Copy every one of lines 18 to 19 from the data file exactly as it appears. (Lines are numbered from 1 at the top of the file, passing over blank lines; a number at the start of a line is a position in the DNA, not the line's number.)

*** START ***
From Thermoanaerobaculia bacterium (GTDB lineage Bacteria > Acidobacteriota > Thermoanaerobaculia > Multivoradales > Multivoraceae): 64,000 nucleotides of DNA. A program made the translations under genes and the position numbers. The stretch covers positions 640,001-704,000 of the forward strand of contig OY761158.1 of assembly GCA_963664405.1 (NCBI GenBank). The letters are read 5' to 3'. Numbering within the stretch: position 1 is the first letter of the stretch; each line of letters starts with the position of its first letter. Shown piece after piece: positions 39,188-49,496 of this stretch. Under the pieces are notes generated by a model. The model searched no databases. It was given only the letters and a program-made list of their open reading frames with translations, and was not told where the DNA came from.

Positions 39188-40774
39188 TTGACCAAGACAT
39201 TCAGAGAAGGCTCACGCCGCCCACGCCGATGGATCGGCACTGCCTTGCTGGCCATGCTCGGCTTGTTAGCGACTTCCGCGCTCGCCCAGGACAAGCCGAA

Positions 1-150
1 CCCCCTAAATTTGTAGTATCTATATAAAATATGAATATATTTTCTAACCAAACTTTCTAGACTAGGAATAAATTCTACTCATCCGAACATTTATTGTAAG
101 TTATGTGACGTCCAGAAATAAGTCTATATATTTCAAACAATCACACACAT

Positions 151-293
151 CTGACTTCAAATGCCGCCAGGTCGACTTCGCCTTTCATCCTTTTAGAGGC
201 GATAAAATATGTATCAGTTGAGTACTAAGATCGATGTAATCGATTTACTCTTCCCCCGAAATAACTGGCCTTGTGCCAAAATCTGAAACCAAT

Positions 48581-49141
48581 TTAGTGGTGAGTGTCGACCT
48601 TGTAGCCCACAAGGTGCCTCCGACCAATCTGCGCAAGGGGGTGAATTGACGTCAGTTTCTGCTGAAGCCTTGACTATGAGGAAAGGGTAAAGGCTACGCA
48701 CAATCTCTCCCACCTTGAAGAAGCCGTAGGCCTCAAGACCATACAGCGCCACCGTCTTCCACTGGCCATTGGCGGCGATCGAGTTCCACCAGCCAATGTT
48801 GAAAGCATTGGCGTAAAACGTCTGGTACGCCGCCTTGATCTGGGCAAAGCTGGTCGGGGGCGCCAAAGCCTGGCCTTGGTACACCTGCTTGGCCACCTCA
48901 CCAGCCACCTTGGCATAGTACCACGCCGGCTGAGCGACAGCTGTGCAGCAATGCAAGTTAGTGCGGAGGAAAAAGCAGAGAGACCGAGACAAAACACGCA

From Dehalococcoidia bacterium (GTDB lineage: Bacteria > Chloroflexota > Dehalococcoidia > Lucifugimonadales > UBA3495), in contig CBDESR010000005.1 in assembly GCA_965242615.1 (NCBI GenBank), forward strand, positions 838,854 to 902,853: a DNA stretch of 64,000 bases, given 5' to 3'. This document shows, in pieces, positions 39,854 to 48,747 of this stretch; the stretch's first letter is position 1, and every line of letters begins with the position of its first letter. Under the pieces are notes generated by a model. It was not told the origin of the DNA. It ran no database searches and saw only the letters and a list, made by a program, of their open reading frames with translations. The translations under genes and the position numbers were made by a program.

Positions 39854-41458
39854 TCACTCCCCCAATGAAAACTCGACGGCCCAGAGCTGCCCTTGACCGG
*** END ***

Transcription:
Positions 39854-41458
39854 TCACTCCCCCAATGAAAACTCGACGGCCCAGAGCTGCCCTTGACCGG